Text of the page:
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The Seven Reasons Behind The Record Surge In Chinese Stocks

While the US stock market has gone largely nowhere in 2015 despite Janet Yellen's most impatient desire to push the Nasdaq solidly over 5,000 in hopes that "this is the missing catalyst that will finally unleash the 7 years delayed wage growth "trickle down" Keynesian success story, others are focusing on European stocks, where earnings continue to decline but hope springs infernal that P/E multiples at record highs due to money printing are perfectly justified.

What most are ignoring, however, is that when converted into USD terms, European stock gains promptly evaporate courtesy of the imploding Euro. In fact, the only market year to date that has shown truly impressive gains in both local currency and USD terms, is also the best performing market of 2014 - China, which is now up almost 100% in less than a year!

But why? As we showed previously the collapse of China's shadow banking system, which directly leading to a collapse in China's GDP, has been instrumental in the mouthwater ramp in the SHCOMP over the past 8 months.

However, there are other factors as well. Here, with the full list of what may be causing China's relentless stock market surge, is UBS' Tao Wong.

With no significant change in China's macro or corporate fundamentals, the visible rebound in China's A-share market since November appears to have been largely liquidity driven. We think this, in turn, may have been fuelled by a number of factors including:

  1. new funds flowing into the stock market from household saving, real estate, commodities and trust markets;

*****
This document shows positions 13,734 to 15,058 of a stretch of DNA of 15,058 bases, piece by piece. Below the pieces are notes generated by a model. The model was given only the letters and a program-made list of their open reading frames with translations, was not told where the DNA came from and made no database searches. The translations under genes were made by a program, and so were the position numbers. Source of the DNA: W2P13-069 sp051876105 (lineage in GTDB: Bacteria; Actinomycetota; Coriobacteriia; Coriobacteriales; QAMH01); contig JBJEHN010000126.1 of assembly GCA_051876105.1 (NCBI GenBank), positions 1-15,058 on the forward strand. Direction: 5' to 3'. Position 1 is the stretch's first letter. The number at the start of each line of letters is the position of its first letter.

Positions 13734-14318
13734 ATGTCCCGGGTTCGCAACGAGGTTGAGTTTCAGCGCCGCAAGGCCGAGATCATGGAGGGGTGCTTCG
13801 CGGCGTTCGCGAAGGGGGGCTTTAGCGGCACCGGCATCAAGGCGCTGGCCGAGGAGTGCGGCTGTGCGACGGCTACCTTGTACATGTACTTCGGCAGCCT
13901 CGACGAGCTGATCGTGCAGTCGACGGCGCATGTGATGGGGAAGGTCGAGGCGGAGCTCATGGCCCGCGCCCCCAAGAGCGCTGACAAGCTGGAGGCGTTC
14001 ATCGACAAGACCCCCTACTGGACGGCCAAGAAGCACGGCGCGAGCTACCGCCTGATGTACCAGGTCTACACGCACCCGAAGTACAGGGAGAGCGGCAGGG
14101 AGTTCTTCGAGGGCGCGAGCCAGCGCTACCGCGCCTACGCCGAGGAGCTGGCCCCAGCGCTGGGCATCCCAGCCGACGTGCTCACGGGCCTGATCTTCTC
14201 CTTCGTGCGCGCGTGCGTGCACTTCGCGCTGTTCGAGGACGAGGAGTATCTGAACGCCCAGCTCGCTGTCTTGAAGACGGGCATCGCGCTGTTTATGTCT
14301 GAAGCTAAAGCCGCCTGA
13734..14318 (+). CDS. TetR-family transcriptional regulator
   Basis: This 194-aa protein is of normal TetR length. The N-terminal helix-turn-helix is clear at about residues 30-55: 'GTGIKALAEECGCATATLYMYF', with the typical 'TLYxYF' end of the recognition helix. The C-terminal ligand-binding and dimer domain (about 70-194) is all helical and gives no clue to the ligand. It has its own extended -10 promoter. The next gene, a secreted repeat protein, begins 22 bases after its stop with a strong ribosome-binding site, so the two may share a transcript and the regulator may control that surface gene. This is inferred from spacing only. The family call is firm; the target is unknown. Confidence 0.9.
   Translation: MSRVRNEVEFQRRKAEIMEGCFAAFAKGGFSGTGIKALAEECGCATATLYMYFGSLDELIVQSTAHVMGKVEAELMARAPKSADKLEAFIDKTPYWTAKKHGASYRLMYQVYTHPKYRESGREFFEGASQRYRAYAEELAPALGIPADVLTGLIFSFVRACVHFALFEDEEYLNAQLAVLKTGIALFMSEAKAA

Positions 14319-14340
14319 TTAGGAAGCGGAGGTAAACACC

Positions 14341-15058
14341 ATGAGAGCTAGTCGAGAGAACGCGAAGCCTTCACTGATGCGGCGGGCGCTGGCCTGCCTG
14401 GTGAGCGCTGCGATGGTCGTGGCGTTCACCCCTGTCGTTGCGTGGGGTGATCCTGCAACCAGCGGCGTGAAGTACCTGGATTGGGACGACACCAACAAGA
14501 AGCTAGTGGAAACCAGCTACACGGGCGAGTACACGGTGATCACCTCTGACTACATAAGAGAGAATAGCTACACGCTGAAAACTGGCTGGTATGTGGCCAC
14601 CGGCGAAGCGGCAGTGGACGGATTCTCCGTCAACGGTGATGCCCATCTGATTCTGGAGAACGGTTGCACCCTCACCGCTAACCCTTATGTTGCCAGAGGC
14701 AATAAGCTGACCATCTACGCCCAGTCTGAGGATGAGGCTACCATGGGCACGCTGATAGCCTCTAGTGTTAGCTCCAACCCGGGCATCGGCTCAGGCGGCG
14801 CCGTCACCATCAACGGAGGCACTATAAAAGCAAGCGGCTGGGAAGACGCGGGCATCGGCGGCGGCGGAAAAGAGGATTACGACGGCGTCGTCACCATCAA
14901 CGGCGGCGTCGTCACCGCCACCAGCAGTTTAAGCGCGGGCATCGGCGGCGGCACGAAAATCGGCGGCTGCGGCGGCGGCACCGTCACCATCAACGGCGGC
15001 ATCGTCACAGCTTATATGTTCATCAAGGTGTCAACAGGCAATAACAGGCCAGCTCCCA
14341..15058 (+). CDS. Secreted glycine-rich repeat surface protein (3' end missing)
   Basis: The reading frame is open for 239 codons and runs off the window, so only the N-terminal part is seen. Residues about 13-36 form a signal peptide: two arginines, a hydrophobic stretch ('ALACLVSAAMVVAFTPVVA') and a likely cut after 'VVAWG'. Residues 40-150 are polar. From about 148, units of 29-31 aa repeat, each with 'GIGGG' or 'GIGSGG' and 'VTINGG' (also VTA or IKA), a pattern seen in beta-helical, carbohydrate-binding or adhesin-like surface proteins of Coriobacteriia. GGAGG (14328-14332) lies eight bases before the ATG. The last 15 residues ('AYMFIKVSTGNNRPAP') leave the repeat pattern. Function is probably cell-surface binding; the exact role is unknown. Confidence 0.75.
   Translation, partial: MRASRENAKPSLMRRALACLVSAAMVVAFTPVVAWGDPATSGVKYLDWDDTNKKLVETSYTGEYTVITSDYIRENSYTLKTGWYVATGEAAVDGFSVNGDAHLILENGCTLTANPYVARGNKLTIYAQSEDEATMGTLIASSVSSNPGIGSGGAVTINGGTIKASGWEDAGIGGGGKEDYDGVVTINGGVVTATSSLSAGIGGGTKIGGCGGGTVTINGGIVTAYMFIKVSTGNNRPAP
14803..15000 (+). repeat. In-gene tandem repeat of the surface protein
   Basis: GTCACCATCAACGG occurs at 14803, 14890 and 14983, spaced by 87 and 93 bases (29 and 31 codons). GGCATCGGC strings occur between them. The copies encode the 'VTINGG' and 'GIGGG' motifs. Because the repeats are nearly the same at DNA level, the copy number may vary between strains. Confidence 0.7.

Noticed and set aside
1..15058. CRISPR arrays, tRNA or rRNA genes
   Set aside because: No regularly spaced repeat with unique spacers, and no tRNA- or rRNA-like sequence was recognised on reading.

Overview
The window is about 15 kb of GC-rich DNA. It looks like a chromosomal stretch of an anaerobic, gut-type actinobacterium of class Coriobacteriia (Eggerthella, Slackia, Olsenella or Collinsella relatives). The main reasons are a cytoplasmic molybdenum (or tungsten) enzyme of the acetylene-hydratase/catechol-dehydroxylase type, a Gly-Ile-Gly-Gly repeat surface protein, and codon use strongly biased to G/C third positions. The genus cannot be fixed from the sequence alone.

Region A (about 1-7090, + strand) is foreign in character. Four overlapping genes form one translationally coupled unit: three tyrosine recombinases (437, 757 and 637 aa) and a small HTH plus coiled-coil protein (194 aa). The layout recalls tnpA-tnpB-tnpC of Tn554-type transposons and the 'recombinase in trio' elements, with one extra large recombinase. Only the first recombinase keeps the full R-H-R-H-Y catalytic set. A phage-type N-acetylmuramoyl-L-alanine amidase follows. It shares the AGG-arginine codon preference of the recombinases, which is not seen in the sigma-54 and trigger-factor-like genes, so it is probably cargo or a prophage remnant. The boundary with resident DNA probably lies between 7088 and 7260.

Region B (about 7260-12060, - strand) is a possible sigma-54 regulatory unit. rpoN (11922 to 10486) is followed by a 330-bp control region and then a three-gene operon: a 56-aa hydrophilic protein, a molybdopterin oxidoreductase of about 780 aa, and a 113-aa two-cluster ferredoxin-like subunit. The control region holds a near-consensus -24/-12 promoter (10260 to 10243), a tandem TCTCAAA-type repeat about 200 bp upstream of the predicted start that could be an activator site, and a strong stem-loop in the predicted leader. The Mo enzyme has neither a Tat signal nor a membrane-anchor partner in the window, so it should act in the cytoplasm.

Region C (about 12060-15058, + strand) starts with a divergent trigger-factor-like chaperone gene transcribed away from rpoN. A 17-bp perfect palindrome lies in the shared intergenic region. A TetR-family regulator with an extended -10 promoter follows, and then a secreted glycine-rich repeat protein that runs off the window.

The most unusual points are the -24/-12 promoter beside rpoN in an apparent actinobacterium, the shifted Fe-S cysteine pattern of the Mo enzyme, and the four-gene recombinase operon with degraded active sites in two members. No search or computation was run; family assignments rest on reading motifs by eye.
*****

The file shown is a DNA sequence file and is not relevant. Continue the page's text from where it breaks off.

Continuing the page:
2. banks' bridge loans provided to investors who lost access to other high-yield shadow banking products as the result of tighter regulation;
  3. the PBC's easing of liquidity conditions via a variety of "targeted easing" tools (e.g. MSL, PSL, etc.);
  4. the official launch of Mutual Market Access (MMA) between the Hong Kong and Shanghai exchanges;
  5. long-term expectations for SOE reform and A-shares entering the MSCI index next June;
  6. increased use of leverage by retail investors via margin trading; and
  7. market sentiment being boosted by expectations for further policy easing. Meanwhile, February’s RRR cut failed to meaningfully lower China’s interbank rates, likely due to continued sizable capital outflows and significant liquidity withdrawals from China’s money markets by recent IPO applications.

The keyword in all of the above is "liquidity" which means none of the surge is driven by real, fundamental drivers. Which also means feel free to get on the ride, but remember to sell before the inevitable outcome of every single liquidity-driven rally: the crash.